marsch for men's voices and orchestra, as well as the orchestral, as
well as the orchestral Heroische Tondictung and various songs,
Monday, January 25

THE REVELERS

The University Musical Society feels very happy indeed in secur-
ing for this sei ts one of the most popular of male quartettes-The
Revelers. The quartette is made up of James Melton, first tenor;
I cwis James, second tenor; Phil Dewey, baritone; Wilpo Glenn, bass;
and Frank Black, director and pianist.
Thursday, December 3

DON COSSACK RUSSIAN MALE CHORUS

SCHEDULE OF TICKET PRICES

0

CHORAL UNION SEASON TICKETS
The following schedule of prices covers ad-
nissions of the ten CHORAL UNION CON-
CERTS, and in additional each season ticket
contains a "three dollar" May Festival coupon,
gocd for that amount when exchanged for a sea-
son May Festival ticket later in the year, in
accordant e with a schedule to be announced.
BLOCK "A"-All tickets in the three center
sections on the Main Floor (Sections 2, 3, 4)
and in the three center sections (Sections 7, 8,
g) in the first balcony, $12.oo. (These $12.00

tickets are designated, "+Patrons" Tickets and
automatically carry the privilege of retaining the
same seat location for the May Festival upon
payment of five dollars additional later in the
year.)
BLOCK "$"-All tickets in the two side sec-
tions (Sections ' and 5) on the Main Floor and
in the two side sections (Sections 6 and io)
of the first balcony, $1o.oo each.
BLOCK "C"-All tickets in the first eight
rows in the second balcony, $8.oo. each.
BLOCK "D"-All tickets back of the first
eight rows in the second balcony, $6.oo each.

PATRON'S PRIVILEGES
Subscribers of record to Patrons' Tickets are
entitled to the same seat locations that they had
at the last May Festival, PROVIDED their
orders were received NOT LATER than Septem-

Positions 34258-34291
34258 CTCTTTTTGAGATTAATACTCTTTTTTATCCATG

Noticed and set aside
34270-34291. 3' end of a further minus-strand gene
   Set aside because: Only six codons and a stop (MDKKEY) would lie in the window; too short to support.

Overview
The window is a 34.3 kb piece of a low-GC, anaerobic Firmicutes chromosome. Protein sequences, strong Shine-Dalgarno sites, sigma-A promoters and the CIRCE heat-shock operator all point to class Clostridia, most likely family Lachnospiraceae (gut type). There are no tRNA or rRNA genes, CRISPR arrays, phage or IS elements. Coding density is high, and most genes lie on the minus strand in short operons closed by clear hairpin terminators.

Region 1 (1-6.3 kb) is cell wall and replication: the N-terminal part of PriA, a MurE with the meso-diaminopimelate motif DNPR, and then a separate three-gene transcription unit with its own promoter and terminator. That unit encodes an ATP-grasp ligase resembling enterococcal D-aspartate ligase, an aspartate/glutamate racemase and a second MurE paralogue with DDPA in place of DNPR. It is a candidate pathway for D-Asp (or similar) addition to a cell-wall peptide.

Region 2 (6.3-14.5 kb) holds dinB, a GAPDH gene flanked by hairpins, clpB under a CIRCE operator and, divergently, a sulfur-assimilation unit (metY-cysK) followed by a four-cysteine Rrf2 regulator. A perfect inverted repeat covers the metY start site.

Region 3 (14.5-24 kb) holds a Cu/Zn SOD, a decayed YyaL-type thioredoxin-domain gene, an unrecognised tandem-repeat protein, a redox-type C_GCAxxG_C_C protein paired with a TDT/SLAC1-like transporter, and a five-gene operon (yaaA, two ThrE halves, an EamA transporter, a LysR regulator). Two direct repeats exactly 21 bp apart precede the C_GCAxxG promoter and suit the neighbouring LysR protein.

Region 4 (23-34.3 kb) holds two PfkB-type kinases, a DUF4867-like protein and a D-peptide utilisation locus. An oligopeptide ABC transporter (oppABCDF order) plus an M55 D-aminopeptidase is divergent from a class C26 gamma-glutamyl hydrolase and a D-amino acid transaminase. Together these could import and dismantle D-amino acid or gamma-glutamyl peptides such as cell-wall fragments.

ber i, on blanks specially mailed to such sub-
scribers.
GENERAL ORDERS
All other orders will be filed in sequence and
filled in the same order, except that orders re-
ceived prior to September i will be considered
as of that date. Tickets will be mailed out

about October 1o, at purchasers' risks, unless
additional fee of 17c is enclosed to cover registra-
tion.
If the seats in any division become exhausted,
remaining orders will be filled from the succeed-
ing divisions, and a corresponding adjustment in
finances will be made.
Beginning Monday, October me, if any season
tickets remain unsold, they will 'be broken up
for individual concerts as' follows: Main Floor,
$2.50; First Balcony, $a,o9; Sectnd Balcony,
front, $x.5o; Second Balcony, rear, $r.oo.
No responsibility will be assumed for errors

made in connection with orders written illegibly
or inaccurately, or in connection with telephone
conversations, or for tickets lost, stolen or de-
stroyed. The right is also reserved to make such
changes in the personnel of artists or dates an-
nounced as necessity may require, and no re-
funds will be made because of any such changes.
Remittance should be made payable to the Uni-
versity Musical Society, and mailed to
CHARLES A. SINK
President, School of Music
Ann Arbor, Michigan

'

CONCERTS ARE MAINTAINED BY